HA NOI (VNS)— Most of the water samples taken from plants that supply Ha Noi are of acceptable quality, an inspection by the Ministry of Health has found.
Inspection results released at a workshop on Wednesday said the water samples matched "physical and micro-organism norms."
Inspectors had collected more than 190 samples from 16 potable water plants and seven water supply stations in the city.
However, in seven out of the 23 water plants, located in Hoang Mai District, the samples failed to meet one to three criteria on chemical contamination.
The amount of ammonium nitrate and pecmanganate were higher than allowed levels in these samples.
The amount of arsenic in water samples taken from the My Dinh 2 water supply station was 1.82 times the allowed level.
Experts from the Ha Noi Department of Health's Preventive Medicine Centre said the excess was caused by geological factors.
Speaking at the workshop, Deputy Minister of Health Nguyen Thanh Long praised efforts taken to ensure the quality of potable water.
He also asked the municipal People's Committee to strengthen its supervision of water quality, saying the Health Ministry would not be able to carry out regular checks.
In particular, municipal authorities should improve the quality of water pipelines because they are considered the main culprits for poor quality water being supplied to households, he said.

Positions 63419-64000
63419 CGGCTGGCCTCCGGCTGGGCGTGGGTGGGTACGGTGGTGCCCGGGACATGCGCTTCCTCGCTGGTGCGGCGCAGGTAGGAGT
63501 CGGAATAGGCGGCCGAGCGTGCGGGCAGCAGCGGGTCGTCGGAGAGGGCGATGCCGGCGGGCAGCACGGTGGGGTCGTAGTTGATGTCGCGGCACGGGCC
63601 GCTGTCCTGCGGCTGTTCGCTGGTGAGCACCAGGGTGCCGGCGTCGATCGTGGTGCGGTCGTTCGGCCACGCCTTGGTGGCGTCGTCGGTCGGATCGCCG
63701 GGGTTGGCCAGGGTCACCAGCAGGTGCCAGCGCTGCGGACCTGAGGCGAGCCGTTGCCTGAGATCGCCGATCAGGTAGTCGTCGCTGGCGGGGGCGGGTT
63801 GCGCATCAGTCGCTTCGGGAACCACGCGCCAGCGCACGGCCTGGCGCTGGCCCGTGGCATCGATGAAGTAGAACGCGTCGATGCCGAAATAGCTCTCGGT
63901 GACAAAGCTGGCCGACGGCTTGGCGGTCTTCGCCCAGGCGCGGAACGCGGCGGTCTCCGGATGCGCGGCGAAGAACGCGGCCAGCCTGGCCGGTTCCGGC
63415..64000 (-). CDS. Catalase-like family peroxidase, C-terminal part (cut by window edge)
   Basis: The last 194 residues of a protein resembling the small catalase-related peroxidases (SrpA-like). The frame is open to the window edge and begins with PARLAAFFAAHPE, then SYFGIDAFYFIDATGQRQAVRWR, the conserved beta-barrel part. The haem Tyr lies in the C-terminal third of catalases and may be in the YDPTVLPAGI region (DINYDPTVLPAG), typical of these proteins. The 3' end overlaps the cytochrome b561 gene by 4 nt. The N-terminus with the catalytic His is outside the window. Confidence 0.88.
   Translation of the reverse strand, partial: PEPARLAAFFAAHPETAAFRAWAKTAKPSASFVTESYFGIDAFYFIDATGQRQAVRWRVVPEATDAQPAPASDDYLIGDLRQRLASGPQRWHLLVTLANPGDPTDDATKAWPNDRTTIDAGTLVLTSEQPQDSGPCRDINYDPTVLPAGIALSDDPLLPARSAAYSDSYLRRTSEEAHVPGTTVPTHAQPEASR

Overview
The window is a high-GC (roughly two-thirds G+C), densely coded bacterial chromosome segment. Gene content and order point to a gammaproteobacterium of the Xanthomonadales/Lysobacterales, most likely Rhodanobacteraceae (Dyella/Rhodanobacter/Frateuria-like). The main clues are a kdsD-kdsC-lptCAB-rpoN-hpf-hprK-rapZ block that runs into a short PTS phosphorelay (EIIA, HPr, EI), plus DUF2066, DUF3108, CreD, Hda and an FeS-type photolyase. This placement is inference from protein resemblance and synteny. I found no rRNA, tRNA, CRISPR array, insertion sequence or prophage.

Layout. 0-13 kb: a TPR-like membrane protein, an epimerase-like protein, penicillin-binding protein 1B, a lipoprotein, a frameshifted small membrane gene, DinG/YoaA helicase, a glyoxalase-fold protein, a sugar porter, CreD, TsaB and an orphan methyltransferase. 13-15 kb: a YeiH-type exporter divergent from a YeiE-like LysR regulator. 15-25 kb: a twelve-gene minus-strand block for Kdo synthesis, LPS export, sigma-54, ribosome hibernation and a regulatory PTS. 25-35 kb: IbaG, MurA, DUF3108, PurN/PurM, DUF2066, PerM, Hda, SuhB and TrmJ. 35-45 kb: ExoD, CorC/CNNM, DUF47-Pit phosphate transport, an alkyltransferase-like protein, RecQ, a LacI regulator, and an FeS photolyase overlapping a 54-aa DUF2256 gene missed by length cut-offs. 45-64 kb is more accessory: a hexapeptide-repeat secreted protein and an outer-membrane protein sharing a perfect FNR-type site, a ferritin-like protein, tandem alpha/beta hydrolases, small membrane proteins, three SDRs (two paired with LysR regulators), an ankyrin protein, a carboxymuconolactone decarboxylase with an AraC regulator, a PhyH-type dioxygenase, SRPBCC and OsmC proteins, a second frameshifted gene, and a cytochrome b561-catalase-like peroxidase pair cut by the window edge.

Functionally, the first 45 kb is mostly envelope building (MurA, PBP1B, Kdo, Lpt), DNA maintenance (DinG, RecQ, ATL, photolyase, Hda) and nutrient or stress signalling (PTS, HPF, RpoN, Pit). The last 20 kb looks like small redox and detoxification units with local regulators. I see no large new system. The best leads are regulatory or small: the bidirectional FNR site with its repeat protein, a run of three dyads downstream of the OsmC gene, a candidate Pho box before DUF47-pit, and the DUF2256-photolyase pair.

Long asked the Ha Noi People's Committee to temporarily suspend the My Dinh 2 water supply station because of the excessive amounts of arsenic. He said the station should take corrective steps before it can resume operations.
Arsenic can affect people's circulatory and nervous system. Those who have suffer arsenic poisoning can suffer from baldness, nausea, amnesia, loss of weight and cancer, health experts say.
Deputy Chairwoman of the Ha Noi People's Committee, Nguyen Thi Bich Ngoc, asked the Department of Construction to set up a plan to supply potable water to 5,000 households that have used water from the My Dinh 2 station. This must be done immediately, she added.
Ngoc suggested the Health Ministry supports the city with necessary equipment and training courses for workers to better supervise water quality.
She also proposed that the Ministry of Health, the Ministry of Natural Resources and Environment and the Ministry of Agriculture and Rural Development act together in protecting the Hong (Red) and Day rivers and ensuring sufficient supply for irrigation and residents' daily use. — VNS